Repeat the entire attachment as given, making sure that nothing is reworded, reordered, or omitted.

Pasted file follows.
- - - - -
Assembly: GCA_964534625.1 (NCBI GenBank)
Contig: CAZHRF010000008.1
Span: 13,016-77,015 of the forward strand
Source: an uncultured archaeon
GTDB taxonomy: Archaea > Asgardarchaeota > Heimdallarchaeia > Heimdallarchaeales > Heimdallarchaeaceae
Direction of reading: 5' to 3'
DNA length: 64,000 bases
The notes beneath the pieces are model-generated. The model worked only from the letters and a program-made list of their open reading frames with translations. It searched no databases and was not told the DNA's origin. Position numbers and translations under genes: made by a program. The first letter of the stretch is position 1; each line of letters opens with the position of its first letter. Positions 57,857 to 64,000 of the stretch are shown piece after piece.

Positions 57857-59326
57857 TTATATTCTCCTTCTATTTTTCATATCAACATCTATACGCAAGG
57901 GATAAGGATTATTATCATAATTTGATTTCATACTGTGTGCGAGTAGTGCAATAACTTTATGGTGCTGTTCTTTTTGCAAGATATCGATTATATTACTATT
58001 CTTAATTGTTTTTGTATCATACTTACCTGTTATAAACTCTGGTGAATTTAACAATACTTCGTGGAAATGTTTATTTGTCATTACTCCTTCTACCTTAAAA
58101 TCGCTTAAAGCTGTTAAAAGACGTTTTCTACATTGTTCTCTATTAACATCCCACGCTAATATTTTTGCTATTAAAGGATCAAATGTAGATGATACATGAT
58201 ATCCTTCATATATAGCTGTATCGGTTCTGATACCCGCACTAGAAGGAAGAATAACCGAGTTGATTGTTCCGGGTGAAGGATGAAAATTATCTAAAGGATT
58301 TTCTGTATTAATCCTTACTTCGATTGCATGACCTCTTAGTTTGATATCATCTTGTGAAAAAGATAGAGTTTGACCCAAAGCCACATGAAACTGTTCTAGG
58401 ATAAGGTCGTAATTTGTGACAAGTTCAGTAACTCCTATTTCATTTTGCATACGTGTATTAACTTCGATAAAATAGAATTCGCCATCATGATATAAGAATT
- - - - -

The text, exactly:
Assembly: GCA_964534625.1 (NCBI GenBank)
Contig: CAZHRF010000008.1
Span: 13,016-77,015 of the forward strand
Source: an uncultured archaeon
GTDB taxonomy: Archaea > Asgardarchaeota > Heimdallarchaeia > Heimdallarchaeales > Heimdallarchaeaceae
Direction of reading: 5' to 3'
DNA length: 64,000 bases
The notes beneath the pieces are model-generated. The model worked only from the letters and a program-made list of their open reading frames with translations. It searched no databases and was not told the DNA's origin. Position numbers and translations under genes: made by a program. The first letter of the stretch is position 1; each line of letters opens with the position of its first letter. Positions 57,857 to 64,000 of the stretch are shown piece after piece.

Positions 57857-59326
57857 TTATATTCTCCTTCTATTTTTCATATCAACATCTATACGCAAGG
57901 GATAAGGATTATTATCATAATTTGATTTCATACTGTGTGCGAGTAGTGCAATAACTTTATGGTGCTGTTCTTTTTGCAAGATATCGATTATATTACTATT
58001 CTTAATTGTTTTTGTATCATACTTACCTGTTATAAACTCTGGTGAATTTAACAATACTTCGTGGAAATGTTTATTTGTCATTACTCCTTCTACCTTAAAA
58101 TCGCTTAAAGCTGTTAAAAGACGTTTTCTACATTGTTCTCTATTAACATCCCACGCTAATATTTTTGCTATTAAAGGATCAAATGTAGATGATACATGAT
58201 ATCCTTCATATATAGCTGTATCGGTTCTGATACCCGCACTAGAAGGAAGAATAACCGAGTTGATTGTTCCGGGTGAAGGATGAAAATTATCTAAAGGATT
58301 TTCTGTATTAATCCTTACTTCGATTGCATGACCTCTTAGTTTGATATCATCTTGTGAAAAAGATAGAGTTTGACCCAAAGCCACATGAAACTGTTCTAGG
58401 ATAAGGTCGTAATTTGTGACAAGTTCAGTAACTCCTATTTCATTTTGCATACGTGTATTAACTTCGATAAAATAGAATTCGCCATCATGATATAAGAATT